The influx of Aristotelian logic and science in the last mediaeval centuries had now been absorbed into a system of explanation of the universe and its running which had become common doctrine. Order is seen as a safeguard against conflict and the ultimate dissolution of all things into chaos. That is as true for the ordering of the natural world as for the ordering of human society. Peace, harmony, changelessness are as much the highest good here as they were for the first Platonists. All this can be said without reference to sin, and the Christian teaching that it is from sin that all disorder arises; on the other hand, there is no conflict with Christian theology in these assumptions. Hierarchy is a concomitant of this system. The very elements, fire, air, earth and water, are ranged in their places in the world. All created things have their position and purpose, the lower to meet the needs of the higher. Just as, among the vegetables, trees stand higher than small plants, so in human society some are born to rule, others to serve. 'It may not be called order except it do contain it in degrees, high and base, according to the merit or estimation of the thing that is ordered', comments the English Elizabethan Elyot, in the first chapter of his book The Governor.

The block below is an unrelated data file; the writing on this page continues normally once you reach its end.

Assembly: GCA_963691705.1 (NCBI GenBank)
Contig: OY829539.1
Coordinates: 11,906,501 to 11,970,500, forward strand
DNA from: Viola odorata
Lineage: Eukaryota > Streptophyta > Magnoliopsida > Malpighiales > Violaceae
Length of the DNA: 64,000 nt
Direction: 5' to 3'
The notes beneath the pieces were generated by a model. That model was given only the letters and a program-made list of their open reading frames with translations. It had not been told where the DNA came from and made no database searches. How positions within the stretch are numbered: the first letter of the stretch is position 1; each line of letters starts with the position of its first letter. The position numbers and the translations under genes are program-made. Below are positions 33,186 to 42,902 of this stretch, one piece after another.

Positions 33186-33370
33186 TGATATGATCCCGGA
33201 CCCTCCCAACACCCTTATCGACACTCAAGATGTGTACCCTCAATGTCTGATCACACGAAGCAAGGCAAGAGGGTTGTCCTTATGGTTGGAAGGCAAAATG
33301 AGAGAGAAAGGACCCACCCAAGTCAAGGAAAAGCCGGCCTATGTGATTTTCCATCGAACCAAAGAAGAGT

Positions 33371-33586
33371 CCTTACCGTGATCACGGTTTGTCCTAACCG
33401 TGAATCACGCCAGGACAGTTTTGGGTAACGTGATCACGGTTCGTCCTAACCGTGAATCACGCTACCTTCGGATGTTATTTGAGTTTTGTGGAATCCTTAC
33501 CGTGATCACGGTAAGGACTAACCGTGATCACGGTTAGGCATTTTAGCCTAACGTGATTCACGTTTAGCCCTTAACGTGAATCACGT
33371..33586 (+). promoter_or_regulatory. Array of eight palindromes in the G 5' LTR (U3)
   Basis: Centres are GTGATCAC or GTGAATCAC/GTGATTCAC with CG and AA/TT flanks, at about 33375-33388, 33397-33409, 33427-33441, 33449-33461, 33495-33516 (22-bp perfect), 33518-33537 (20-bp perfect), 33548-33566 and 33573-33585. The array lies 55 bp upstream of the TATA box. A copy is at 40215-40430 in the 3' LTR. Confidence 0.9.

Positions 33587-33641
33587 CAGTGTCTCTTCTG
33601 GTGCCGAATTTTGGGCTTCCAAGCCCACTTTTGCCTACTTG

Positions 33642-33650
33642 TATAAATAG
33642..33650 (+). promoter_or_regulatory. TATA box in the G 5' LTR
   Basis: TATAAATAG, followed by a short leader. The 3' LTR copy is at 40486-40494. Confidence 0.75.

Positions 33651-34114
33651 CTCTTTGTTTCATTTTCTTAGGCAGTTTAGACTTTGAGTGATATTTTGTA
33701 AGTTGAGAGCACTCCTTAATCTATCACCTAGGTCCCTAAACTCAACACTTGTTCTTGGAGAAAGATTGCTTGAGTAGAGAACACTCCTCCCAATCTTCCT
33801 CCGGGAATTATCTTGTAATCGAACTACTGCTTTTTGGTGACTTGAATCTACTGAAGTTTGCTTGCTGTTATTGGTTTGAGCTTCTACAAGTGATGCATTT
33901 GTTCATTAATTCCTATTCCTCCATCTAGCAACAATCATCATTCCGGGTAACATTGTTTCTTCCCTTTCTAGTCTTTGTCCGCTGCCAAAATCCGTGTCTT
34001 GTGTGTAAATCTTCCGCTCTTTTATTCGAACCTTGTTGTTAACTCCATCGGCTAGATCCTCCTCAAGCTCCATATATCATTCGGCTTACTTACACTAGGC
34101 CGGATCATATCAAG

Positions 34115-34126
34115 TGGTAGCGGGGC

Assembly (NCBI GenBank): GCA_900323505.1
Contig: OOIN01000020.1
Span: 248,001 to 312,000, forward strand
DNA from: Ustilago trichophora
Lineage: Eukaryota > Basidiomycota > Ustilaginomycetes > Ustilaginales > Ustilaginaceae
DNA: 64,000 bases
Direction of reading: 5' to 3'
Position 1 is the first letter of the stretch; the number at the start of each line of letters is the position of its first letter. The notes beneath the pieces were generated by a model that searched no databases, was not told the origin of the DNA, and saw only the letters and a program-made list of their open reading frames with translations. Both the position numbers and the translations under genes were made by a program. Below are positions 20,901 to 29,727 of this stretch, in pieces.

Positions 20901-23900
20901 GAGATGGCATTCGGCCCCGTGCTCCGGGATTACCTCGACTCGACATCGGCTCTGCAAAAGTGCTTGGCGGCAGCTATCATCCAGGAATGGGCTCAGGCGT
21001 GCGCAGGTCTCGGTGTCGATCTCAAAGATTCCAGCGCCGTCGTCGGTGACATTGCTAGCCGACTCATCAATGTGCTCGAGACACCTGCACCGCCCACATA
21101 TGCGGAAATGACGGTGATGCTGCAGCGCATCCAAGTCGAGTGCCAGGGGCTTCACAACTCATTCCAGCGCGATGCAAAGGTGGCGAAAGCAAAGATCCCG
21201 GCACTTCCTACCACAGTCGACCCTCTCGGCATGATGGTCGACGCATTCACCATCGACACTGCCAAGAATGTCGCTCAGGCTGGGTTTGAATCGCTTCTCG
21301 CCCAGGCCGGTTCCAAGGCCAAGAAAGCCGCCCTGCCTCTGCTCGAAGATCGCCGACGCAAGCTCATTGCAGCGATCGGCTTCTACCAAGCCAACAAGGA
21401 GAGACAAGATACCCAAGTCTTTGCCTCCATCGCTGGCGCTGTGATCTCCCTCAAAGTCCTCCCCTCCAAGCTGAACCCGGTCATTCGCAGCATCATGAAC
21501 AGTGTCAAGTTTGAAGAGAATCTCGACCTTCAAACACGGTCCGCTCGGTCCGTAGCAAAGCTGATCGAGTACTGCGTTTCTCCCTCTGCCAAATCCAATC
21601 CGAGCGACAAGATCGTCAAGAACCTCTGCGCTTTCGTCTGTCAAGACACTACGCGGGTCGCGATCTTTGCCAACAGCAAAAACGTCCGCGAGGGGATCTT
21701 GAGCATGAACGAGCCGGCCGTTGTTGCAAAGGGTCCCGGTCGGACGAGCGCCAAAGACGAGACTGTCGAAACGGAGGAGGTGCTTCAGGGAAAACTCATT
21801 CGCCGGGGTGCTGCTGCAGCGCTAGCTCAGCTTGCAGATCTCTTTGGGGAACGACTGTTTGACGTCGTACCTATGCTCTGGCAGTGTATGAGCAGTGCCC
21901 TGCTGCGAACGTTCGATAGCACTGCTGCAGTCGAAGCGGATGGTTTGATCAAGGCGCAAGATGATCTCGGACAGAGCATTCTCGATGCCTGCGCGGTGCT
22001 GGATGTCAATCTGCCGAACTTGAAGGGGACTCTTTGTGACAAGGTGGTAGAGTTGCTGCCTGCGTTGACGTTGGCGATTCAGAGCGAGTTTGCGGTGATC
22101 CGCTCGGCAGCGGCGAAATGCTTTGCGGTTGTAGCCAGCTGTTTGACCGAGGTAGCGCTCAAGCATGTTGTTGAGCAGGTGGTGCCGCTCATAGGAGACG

In theology, the late Middle Ages saw new preoccupations. The old areas of common ground with philosophy were not abandoned. Questions about being and substance and the powers of knowledge of intellectual beings were not neglected; indeed, their treatment reached new heights of subtlety. But contemporary events made ecclesiology interesting. The Conciliarist movement and papal resistance to attempts to moderate claims to pontifical plenitude of power drew attention in the fourteenth and fifteenth centuries to theories about decision-making in the Church. The theology of the sacraments, particularly in the area of the Eucharist, penance and indulgences, was also developing; under the challenge of Luther and his contemporaries, it was to become a principal focus of attention for much of the sixteenth century. In both areas, problems of authority in the Church arose with unprecedented intensity, in areas to which ancient philosophy could make a contribution only at the level of the most fundamental questions of methodology.